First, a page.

Use case advising on sea-level rise data to a company investing in a coastal resort in Lagos
An environmental consultant is commissioned to provide information of available data on sea-level rise to a company investing in a coastal resort in Lagos - a touristic city in the south of Portugal – for the purposes of conduct a riskrisk
often taken to be the product of the probability of an event and the severity of its consequences. In statistical terms, this can be expressed as Risk(Y)=Pr(X) C(Y|X), where Pr is the probability, C is the cost, X is a variable describing the magnitude of the event, and Y is a sector or region. analysis of flooding due to climate changeclimate change
Climate change refers to a change in the state of the climate that can be identified (e.g., by using statistical tests) by changes in the mean and/or the variability of its properties, and that persists for an extended period, typically decades or longer. Climate change may be due to natural internal processes or external forcings such as modulations of the solar cycles, volcanic eruptions and persistent anthropogenic changes in the composition of the atmosphere or in land use. Note that the United Nations Framework Convention on Climate Change (UNFCCC), in its Article 1, defines climate change as: 'a change of climate which is attributed directly or indirectly to human activity that alters the composition of the global atmosphere and which is in addition to natural climate variability observed over comparable time periods'. The UNFCCC thus makes a distinction between climate change attributable to human activities altering the atmospheric composition, and climate variability attributa. Accordingly, the consultant decides to provide the following information:
- Range of average sea-level rise data from the latest IPCCIPCC
Intergovernmental Panel on Climate Change. The IPCC assesses the scientific, technical and socio-economic information relevant for the understanding of the risk of human-induced climate change. for the region of interest.
- First approximation of historical flood depth estimates of the 100yr storm surge for the region of interest.
The consultant opts to communicate its advice both in the form of spatial explicit maps and plots showing relevant ranges and historical flood extent.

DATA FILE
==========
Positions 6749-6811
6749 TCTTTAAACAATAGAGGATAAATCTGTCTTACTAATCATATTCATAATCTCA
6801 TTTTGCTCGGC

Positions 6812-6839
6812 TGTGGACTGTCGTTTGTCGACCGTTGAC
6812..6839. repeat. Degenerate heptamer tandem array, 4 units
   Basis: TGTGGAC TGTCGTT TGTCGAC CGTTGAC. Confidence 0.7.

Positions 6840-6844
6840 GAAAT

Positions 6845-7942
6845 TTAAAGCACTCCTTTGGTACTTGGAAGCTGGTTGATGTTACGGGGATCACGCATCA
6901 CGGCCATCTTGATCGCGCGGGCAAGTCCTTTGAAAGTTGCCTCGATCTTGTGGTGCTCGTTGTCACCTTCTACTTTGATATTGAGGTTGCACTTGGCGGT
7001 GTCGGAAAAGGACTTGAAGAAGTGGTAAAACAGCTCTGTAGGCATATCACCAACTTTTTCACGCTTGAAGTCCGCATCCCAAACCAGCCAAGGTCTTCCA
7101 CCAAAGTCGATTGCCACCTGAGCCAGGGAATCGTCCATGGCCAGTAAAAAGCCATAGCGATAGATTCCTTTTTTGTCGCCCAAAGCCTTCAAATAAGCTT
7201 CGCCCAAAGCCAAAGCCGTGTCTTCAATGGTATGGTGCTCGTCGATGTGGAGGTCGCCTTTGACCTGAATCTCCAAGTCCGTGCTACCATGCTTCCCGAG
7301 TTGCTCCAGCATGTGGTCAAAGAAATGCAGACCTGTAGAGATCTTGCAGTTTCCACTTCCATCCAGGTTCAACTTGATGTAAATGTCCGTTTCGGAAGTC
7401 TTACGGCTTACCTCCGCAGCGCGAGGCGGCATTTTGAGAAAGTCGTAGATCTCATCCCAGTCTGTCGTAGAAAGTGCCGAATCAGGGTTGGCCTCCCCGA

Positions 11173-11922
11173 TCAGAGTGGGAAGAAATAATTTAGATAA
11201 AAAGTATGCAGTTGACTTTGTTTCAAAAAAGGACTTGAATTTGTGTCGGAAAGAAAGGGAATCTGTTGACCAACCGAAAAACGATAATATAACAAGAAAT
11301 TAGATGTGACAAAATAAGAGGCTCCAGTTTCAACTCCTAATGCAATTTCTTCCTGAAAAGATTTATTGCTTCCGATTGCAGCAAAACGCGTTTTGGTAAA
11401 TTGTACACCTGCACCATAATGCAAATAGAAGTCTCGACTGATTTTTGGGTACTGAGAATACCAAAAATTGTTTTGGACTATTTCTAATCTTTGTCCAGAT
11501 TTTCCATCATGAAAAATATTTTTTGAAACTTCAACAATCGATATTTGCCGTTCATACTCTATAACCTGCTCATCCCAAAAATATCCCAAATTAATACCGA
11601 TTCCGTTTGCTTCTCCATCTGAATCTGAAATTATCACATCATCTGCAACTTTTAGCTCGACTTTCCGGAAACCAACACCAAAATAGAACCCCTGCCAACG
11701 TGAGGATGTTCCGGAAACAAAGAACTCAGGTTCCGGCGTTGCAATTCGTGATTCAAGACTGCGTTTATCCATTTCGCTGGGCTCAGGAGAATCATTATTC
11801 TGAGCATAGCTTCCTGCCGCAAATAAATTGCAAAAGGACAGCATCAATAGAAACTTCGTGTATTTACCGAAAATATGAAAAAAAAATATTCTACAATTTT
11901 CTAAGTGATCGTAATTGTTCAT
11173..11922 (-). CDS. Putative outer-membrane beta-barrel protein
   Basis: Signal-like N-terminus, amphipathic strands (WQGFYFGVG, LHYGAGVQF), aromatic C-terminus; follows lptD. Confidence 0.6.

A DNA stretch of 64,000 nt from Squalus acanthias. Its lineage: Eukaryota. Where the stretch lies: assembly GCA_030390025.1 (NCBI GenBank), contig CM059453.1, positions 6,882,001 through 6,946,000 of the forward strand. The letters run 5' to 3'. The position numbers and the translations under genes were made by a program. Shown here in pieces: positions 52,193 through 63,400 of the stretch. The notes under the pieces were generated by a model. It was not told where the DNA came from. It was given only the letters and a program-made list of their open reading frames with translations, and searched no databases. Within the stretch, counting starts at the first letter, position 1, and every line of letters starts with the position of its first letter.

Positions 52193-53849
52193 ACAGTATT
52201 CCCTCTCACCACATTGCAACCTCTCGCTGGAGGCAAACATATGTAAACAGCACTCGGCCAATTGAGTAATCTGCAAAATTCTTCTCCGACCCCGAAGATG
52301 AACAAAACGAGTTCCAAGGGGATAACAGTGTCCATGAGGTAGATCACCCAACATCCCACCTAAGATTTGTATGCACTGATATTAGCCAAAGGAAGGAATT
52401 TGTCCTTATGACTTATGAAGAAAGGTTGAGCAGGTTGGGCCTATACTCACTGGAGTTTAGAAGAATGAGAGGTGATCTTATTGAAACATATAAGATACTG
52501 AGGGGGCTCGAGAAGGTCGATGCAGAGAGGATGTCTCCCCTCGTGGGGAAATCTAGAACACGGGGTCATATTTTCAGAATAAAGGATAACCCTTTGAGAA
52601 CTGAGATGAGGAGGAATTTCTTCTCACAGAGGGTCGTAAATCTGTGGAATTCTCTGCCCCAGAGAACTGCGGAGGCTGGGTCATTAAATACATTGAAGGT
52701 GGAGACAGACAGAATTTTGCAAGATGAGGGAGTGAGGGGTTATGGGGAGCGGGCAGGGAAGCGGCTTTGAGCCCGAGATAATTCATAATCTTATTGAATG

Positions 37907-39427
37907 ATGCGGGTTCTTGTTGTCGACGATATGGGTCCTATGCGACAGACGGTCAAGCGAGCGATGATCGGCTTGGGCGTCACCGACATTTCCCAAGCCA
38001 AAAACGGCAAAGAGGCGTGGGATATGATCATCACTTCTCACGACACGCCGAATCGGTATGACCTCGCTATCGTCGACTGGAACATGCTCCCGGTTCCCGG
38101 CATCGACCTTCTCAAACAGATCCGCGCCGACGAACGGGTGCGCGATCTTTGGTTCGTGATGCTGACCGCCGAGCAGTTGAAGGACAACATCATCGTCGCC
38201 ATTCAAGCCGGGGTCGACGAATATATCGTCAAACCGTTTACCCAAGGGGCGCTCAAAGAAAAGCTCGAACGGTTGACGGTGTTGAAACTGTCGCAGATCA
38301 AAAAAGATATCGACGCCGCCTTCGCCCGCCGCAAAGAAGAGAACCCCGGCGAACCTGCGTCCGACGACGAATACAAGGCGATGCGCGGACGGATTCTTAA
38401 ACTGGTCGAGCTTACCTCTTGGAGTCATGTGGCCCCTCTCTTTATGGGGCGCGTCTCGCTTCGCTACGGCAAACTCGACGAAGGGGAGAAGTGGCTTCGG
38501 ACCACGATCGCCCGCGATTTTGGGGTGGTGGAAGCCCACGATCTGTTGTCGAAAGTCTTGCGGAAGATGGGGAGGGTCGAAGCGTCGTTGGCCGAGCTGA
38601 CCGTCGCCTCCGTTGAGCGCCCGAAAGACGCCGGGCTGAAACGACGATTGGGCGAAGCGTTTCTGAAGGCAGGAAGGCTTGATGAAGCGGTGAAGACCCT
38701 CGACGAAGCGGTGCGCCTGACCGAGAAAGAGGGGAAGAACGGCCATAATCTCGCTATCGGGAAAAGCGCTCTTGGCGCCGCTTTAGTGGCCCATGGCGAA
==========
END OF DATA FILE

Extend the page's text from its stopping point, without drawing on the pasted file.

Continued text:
The analysis comprises two tasks:
- Identify sea level rise for RCP26, RCP45 and RCP85.
- Identify flood depth extend..
- Sea level rise (rcp26)
- Sea level rise (rcp45)
- Sea level rise (rcp85)
- Flood depth
CLIP-C tools featured
Map viewer, time series
Analytical steps in detail
- Zoom to your region of interest.
- Select the indicator “sea level rise” under the “Ocean and Coasts” menu in the “Select” tab.
- Select the following datasets: slr_R-mean-2-5-2_PIK_ens-multiModel-mean-rcp26_avg_20500101-21000101_ 1986-2005; slr_R-mean-2-5-2_PIK_ens-multiModel-mean-rcp45_avg_20500101-21000101_ 1986-2005 and slr_R-mean-2-5-2_PIK_ens-multiModel-mean-rcp85_avg_20500101-21000101_ 1986-2005
- Adjust the transparency to 50% in the “Active” tab by choosing the “opacity” option.
- In the “Active” tab select the “time series” function.
- Now click on the map in an ocean area close to the city of interest. A plot will appear showing the 2048 and 2099 average sea-level rise according to the dataset chosen (in the example below the plot refers to the dataset of RCP26 (see section 2 on reading datasets on CLIPC)).
- Proceed by doing the same analytical steps for the remaining sea-level datasets (RCP45 and RCP85) and pointing down the respective estimates for 2049 and 2099.
- In the “Select” tab now chose “Precipitation and Floods” the indicator the “100 year flood return level” and the “historical flood depth in the absence of coastal protection”.
- Navigate to the region of interest and explore the estimate flood depth extent. If you want to know in depth details on how the data as created, consult the “i” button neighbouring each dataset.